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  • Russell MeansWhy He Matters to You
  • Bayard Johnson (bio)

“Wake up, there’s a war goin’ on.” This was Russell Means’s way of waking you up when he called at zero-dark-thirty in the morning, starting his day. Russell always got up with the Morning Star.

But on this Monday morning, October 22, Russell Means’s wife, Pearl, was on the phone. She was calling to tell us that Russell had joined the ancestors earlier that morning. He walked on with the Morning Star.

A little over a year before, Russell and Pearl stopped by for dinner. His neck was swollen and puffy, swallowing and talking were painful. He’d just come from a doctor’s appointment. “On Monday,” he said as he sat down at the table, “they’re going to give me my ETA to the Spirit World.”

When the doctor told Russell he had terminal cancer, Russell turned to look at Pearl to see how she was taking the news. They told him his best option was a radical tracheotomy. He would be confined to a wheelchair, unable to walk, talk, eat, or swallow. Life expectancy was two months to two years.

“Sure, they’d like to cut out my tongue,” said Russell. “Forget it.”

The Indian way is that everyone has a turn to talk, and everyone else listens politely. Russell taught me that early on. When everyone agrees, the argument, if there was one, is over.

Many people wrote about Russell after he left. Some comments were insightful, some asinine, the rest in between. In some respects it was like hearing blind men trying to describe an elephant. Everyone talked about different aspects of Russell—things the commentator cared [End Page 34] about. Often they seemed to be describing entirely different people. Russell took on a special and unique meaning for every writer.

Those who didn’t like his criticism of the Sandinistas accused him of being a self-promoting publicity hound. Those who admired Russell’s willingness to die for principles they agreed with described him as a prophet and holy man, a hero who led from the front, his generation’s Crazy Horse. Most interesting, in a way, were the critiques of Russell’s motives written by people who had never met him, weren’t well informed on the issues, but felt compelled to lend their insights anyway.

It’s inevitable that people will talk about heroes, and form opinions about them, and then try to cram their opinion down your throat. Russell was personally offended by a big green sign near the start of Interstate 10 in Santa Monica: “Christopher Columbus Transcontinental Highway.” Russell was very public with his opinion that any society that could worship Christopher Columbus as a hero is seriously deranged. Slaver, murderer, pedophile, bad navigator—the list goes on. The sign on Interstate 10 is often splattered with red paint.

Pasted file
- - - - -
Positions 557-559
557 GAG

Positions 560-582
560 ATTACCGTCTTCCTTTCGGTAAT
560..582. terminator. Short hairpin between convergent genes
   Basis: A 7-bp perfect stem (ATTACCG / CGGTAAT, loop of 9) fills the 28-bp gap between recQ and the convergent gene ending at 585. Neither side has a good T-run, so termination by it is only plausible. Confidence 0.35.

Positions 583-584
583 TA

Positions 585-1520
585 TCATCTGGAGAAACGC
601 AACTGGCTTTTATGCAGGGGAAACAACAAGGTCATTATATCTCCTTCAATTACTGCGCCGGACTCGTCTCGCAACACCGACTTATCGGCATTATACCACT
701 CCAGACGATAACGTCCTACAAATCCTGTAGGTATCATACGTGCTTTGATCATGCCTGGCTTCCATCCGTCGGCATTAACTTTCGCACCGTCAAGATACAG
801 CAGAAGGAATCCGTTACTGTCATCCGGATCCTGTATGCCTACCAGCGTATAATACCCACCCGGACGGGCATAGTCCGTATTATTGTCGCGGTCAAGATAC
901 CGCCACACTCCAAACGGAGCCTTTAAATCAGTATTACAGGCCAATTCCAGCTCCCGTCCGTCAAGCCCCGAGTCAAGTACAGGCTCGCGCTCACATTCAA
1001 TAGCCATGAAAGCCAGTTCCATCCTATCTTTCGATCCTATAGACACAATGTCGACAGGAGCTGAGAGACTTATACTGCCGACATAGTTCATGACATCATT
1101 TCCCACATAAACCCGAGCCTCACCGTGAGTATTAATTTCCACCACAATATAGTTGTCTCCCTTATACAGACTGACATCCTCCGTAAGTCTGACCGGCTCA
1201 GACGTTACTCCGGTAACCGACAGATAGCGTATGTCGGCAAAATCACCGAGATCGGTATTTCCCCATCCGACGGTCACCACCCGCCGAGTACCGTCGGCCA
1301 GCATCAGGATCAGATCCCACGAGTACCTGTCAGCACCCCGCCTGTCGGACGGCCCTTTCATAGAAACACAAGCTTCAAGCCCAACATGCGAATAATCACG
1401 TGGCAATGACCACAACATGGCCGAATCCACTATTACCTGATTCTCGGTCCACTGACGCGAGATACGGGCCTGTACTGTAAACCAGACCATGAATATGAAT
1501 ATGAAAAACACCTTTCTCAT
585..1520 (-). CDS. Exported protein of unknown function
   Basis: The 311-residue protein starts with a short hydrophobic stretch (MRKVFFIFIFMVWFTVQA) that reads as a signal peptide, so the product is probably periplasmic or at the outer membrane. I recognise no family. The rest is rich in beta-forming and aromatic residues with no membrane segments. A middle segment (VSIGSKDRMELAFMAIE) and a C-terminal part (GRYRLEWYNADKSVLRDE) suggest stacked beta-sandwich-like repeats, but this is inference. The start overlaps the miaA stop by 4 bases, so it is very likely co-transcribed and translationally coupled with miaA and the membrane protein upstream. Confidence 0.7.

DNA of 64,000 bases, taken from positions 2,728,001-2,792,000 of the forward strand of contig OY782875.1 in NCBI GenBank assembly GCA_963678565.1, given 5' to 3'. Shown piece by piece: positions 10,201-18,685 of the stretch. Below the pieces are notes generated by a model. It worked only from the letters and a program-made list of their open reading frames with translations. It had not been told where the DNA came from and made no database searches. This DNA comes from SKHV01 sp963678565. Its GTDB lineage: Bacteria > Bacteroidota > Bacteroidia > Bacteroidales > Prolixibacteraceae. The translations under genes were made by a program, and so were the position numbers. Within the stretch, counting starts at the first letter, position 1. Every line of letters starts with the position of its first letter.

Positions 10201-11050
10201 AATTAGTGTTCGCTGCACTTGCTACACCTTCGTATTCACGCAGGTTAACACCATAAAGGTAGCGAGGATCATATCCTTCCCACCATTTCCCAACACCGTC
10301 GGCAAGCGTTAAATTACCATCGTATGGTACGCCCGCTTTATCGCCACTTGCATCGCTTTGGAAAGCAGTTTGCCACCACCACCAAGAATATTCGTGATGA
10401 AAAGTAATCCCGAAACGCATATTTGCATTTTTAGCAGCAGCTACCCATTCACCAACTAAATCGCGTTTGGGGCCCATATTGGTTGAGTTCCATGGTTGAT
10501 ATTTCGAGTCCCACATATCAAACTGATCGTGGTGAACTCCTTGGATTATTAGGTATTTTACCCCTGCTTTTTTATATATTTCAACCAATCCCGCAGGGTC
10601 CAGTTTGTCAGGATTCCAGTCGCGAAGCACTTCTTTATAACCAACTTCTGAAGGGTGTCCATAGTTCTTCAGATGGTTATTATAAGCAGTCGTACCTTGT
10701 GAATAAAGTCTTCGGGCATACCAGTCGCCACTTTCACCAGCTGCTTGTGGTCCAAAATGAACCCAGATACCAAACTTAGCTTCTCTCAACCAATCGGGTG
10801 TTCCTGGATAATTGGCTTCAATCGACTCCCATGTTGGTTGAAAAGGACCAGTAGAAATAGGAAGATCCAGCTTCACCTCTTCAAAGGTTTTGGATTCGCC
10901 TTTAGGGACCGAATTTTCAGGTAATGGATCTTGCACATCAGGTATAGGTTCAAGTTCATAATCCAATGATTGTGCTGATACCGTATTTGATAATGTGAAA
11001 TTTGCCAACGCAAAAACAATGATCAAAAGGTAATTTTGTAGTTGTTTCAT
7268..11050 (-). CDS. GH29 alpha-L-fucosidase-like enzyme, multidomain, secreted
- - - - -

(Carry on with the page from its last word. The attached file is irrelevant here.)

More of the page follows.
Russell had a better idea: “We’re takin’ out that sign.” Someone had a pickup truck we could borrow, and we could rent a chain saw at Home Depot. The plan was to cut down the sign, throw it in the back of the pickup, drive it up to South Dakota, and post it on the driveway leading to his ranch, formerly the Indian agent’s house, in Porcupine, South Dakota. That way, the CC Transcon Highway would be about a quarter-mile long, and at the end of it, Russell Means would be waiting for you. It’s the end of the month, rent is due . . . pay up.

Over forty years ago, on the 405 in LA, Russell Means was a fugitive, pulled over on the side of the freeway, jacklighted by a dozen cop spotlights, with ten guns trained on him, and a bullhorn telling him, “For the last time, raise your hands over your head!” Russell said to himself, “I’m not doing it.” What was going through his mind as he heard the “click-click-click” of cops cocking their revolvers? “Mother, I’m coming home.”

All day Monday we waited for information about the memorial service. In Lakotah spirituality, the spirit of the departed is released on the fourth...

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Additional Information

ISSN
1533-7901
Print ISSN
0749-6427
Pages
pp. 34-46
Launched on MUSE
2014-10-03
Open Access
No
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